Claims of Courtney search neglect exaggerated - Zuma

2017-05-30 17:32
President Jacob Zuma has addressed the community of Elsie's River. (Zukile Daniel, News24)

President Jacob Zuma has addressed the community of Elsie's River. (Zukile Daniel, News24)

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Cape Town - Claims that the police dragged their heels in the search for murdered Courtney Pieters were exaggerated, President Jacob Zuma said as he revisited Elsies River on Tuesday.

He said that he dropped in on the Elsies River police station before his meeting with the community on Tuesday and was told that these complaints by the community were investigated.

He also spoke to Pieters' mother Juanita and she said was happy with the way the police handled the case.

Blood that was found in the house was also analysed and found not to be human blood, Zuma said.

He said he was drawn to the area after hearing what had happened to 3-year-old Pieters.

Zuma was shocked to hear from her father that every little bone in her body had been broken.

READ: South Africa: A country where women and children end up as grim stats


Pieters disappeared on May 4 from near her home in Elsies River and was found dead in a shallow grave on May 13. She had been raped twice.

Mortimer Saunders, who stayed with her family, has been arrested.

Zuma said he could not understand how people who are so close to children could do such horrendous things to them.

The death of a child was terrible, continued Zuma, but the murder of a child was the worst thing a parent could experience.

''It leaves a mark, a wound, a scar that will remain forever with the parent.''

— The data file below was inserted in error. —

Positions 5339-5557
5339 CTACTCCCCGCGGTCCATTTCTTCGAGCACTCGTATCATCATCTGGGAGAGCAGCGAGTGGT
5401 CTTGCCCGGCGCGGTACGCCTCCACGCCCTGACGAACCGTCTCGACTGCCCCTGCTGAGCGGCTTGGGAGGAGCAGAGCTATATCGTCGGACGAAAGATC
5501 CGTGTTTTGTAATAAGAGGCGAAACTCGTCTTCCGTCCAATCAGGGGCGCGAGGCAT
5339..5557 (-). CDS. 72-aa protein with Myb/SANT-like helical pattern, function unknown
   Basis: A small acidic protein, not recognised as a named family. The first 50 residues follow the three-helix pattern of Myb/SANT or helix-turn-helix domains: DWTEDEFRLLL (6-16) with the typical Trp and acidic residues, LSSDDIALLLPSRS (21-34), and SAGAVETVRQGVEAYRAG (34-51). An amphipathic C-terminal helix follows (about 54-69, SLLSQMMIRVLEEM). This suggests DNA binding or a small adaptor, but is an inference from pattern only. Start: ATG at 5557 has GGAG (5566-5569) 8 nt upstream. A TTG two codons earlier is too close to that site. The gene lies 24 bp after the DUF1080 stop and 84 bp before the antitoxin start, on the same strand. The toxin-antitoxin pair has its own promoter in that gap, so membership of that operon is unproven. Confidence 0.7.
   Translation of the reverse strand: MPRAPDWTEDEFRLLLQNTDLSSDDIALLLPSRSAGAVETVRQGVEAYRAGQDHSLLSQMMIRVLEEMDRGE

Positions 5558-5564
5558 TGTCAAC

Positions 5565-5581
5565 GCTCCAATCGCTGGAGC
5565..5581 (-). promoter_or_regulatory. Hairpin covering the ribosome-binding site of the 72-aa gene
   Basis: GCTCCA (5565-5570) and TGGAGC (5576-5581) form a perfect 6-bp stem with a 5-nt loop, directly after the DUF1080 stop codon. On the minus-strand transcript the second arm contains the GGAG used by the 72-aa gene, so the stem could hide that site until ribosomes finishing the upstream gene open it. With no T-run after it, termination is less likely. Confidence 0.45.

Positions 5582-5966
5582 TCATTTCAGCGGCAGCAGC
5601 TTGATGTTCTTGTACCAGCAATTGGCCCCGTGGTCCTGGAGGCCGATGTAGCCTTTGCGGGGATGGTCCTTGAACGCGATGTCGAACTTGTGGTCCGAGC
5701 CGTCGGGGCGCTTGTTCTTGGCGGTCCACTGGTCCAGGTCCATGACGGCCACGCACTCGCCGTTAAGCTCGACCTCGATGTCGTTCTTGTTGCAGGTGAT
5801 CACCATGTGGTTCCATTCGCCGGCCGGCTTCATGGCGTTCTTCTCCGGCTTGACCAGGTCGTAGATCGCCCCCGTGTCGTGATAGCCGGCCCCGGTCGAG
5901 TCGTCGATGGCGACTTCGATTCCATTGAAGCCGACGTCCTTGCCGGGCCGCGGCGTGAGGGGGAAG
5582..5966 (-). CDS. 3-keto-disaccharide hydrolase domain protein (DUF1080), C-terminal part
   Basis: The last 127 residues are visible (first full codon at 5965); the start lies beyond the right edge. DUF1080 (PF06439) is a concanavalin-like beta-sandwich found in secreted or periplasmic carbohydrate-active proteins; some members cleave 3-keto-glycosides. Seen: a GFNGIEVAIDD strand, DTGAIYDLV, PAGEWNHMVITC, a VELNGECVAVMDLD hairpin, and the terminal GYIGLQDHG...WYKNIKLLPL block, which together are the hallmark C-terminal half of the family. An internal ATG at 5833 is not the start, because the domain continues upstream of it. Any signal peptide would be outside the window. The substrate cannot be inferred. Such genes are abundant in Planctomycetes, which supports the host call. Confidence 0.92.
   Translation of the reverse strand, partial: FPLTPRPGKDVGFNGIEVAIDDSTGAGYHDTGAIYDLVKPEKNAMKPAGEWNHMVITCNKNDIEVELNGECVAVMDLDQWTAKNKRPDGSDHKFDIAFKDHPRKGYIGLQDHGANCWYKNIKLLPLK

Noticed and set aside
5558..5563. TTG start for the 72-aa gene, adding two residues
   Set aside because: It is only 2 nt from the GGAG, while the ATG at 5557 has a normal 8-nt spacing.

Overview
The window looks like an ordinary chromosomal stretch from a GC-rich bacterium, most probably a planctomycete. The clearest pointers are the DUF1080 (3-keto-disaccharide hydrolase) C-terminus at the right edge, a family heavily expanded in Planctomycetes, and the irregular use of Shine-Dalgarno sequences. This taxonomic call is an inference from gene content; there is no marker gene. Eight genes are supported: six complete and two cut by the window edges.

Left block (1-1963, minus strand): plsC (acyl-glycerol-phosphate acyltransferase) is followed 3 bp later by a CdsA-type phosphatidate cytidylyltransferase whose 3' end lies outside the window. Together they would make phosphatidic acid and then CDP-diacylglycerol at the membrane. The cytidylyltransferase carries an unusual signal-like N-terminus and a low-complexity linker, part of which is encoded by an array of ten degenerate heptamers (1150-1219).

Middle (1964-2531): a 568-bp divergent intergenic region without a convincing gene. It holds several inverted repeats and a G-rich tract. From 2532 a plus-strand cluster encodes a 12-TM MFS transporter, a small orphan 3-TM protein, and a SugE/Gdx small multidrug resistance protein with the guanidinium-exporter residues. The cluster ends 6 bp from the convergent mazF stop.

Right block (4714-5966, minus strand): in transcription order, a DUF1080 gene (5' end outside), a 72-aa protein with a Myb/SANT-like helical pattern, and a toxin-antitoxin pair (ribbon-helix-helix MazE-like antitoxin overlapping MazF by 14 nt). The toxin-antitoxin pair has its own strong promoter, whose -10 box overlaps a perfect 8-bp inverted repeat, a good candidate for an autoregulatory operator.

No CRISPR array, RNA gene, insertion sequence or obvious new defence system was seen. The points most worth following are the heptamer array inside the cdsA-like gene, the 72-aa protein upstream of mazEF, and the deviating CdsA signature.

He slammed the murders of women, and said he was shocked again to find that boyfriends and people known to them were implicated.

''My feeling is that the crime in the country has gone very high. We can't live side by side with crime,'' said Zuma.

He noted that the country was marking Child Protection Week.

Zuma spoke days after a weekend of speculation that he might be kicked out as president following reported claims of emails proving that his son Duduzane's business partners in Oakbay Investments had a hand in ministerial appointments.

At the party's National Executive Committee meeting of the past weekend, it was proposed that Zuma leave as president, but he survived the call.

Zuma said that one of the topics at the NEC was to get communities involved in preventing crime.

He called on communities to set up their own street committees and village committees to keep each other safe.

A Khoi San chief thanked Zuma for coming through to Elsie's River, and for the mobile police van Police Minister Fikile Mbalula arranged last week.

Other speakers did not let the row of government ministers off lightly though.

Among them were Social Development Minister Bathabile Dlamini, Human Settlements Minister Lindiwe Sisulu, Mbalula and his deputy Bongani Mkongi and Deputy Sports Minister Gert Van der Merwe.

Deputy Community Policing Forum chairperson Imraahn Mukkaddam said: ''Mr President, we don't need more police, we need more social workers.''

Read more on:    courtney pieters  |  jacob zuma  |  cape town  |  crime

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